If a client uses just SLAAC on an IPv6-only network, it won't be able to access a DNS server. There really should be a way to specify SLAAC + stateless DHCP.

In fact, there is no need to treat static address configuration and DHCP as mutually exclusive for either IPv4 or IPv6.
Quote:
Originally Posted by tadgy View Post
The IPALIASES parameter was NOT introduced in this version of the rc.inet1 script - this is a throwback to the original versions of rc.inet1 and retained for backwards compatibility.
My mistake.

In that case, I'd like to nominate IPADDR and IPALIASES for deprecation, which means we change netconfig and add some text in rc.inet1.conf to inform users of this fact, while we also keep supporting both parameters in rc.inet1 indefinitely.

It's the Slackware way, and it's really the only way.
 
Old 05-23-2020, 12:08 AM   #51
tadgy
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Quote:
Originally Posted by Ser Olmy View Post
How about:
Code:
#!/bin/bash

IPADDRS[0]="192.168.16.1/24 10.10.128.97/28"
IPADDRS[1]="10.0.0.1/24"
IPADDRS[1970]="1.2.3.4/8"

for index in ${!IPADDRS[@]}; do
  # call relevant subroutines
done
The only real issue is that at least one specific variable must be set for all relevant interfaces for this to work. Well, we could just mash together the indices of several variables (if an interface doesn't have an IP address, it must have some other parameter set or rc.inet1 might as well skip it) and loop through the results filtered through sort and uniq.
The problem, as you say, is the "mashing up" of all the variables in order to get the indices actually being used - it's VERY hacky. You'd have to put virtually every parameter into the mash up in order to make sure you do get the index of every parameter that may be set - especially since, as I pointed out previously, there doesn't have to be an IP address defined for an interface to be configured. You'd end up having to mash up IPADDR, IP6ADDRS, BRNICS, BONDNICS, etc etc.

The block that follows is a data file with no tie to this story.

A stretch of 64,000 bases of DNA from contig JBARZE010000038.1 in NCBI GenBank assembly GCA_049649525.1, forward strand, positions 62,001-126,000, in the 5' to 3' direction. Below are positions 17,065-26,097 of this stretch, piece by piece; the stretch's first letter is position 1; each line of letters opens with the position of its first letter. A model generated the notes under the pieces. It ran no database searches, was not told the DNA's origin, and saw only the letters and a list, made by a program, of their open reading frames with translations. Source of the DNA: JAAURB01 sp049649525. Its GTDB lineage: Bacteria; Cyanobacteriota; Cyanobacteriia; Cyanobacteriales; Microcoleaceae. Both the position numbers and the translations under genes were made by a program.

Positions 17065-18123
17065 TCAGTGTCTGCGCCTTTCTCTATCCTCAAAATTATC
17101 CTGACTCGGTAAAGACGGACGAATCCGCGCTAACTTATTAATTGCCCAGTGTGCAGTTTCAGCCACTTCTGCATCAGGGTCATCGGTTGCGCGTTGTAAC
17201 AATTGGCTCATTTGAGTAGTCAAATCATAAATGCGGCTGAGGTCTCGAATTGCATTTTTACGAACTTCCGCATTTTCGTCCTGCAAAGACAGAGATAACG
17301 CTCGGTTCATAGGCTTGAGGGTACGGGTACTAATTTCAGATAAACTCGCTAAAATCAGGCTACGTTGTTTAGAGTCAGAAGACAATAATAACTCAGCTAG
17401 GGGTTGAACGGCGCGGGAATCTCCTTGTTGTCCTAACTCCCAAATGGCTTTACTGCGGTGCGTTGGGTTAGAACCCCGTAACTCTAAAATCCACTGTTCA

I'm happy to have the discussion with Robby, but I can't see him going for this as a solution, when you can just set MAXNICS to a higher value if you know you're going to configure more interfaces (and it's doubtful the vast majority of Slackware users would use >6 interface configurations).

Quote:
Originally Posted by Ser Olmy View Post
If a client uses just SLAAC on an IPv6-only network, it won't be able to access a DNS server. There really should be a way to specify SLAAC + stateless DHCP.
netconfig still prompts you for a DNS server when you select to configure with SLAAC, so you'd be expected to configure your network with known values just as you would for a statically defined one. SLAAC is only used for the automatic provisioning of IP addresses - DHCP6 is used for the automatic configuration of all network parameters.

Assuming that setting the network set up type to DHCP6 doesn't get you SLAAC + stateless DHCP (I really don't know, it wasn't part of my testing), we are in the unfortunate position of being unable to code for every network configuration out there. The most common network configurations with IPv6 are a) SLAAC+RA+static DNS, b) DHCP6 automatic configuration and c) full IPv6 static configuration.

Quote:
Originally Posted by Ser Olmy View Post
In that case, I'd like to nominate IPADDR and IPALIASES for deprecation, which means we change netconfig and add some text in rc.inet1.conf to inform users of this fact, while we also keep supporting both parameters in rc.inet1 indefinitely.
This is certainly something that is possible, but not my call
The deprecation of backwards compatible configuration would have to be made by Robby or Pat. I certainly see your rationale, and do somewhat agree with it - I can bring it up in a discussion with Robby and see what he thinks.

Cheers.
 
Old 05-25-2020, 03:04 PM   #52
tadgy
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Quote:
Originally Posted by tadgy View Post
TI'm happy to have the discussion with Robby, but I can't see him going for this as a solution, when you can just set MAXNICS to a higher value if you know you're going to configure more interfaces (and it's doubtful the vast majority of Slackware users would use >6 interface configurations).
I've had a chat with Robby and we've agreed that, while MAXNICS is a hack and we don't like it, any other solution would be even more messy.

Most people will never need to touch MAXNICS as they are never likely to use that number of interfaces on the 'usual' Slackware host. Nevertheless, MAXNICS is commented in rc.inet1.conf as to when it should be used, and I (rightly or wrongly) credit the average Slackware administrator with the ability to figure out when to use it

Quote:
Originally Posted by tadgy View Post
The deprecation of backwards compatible configuration would have to be made by Robby or Pat. I certainly see your rationale, and do somewhat agree with it - I can bring it up in a discussion with Robby and see what he thinks.
Robby and I feel that trying to get this kind of change into Slackware 15 along with all the proposed changes to rc.inet1 for bonding and ipv6, etc. will be a step too far for Pat to accept.

Cheers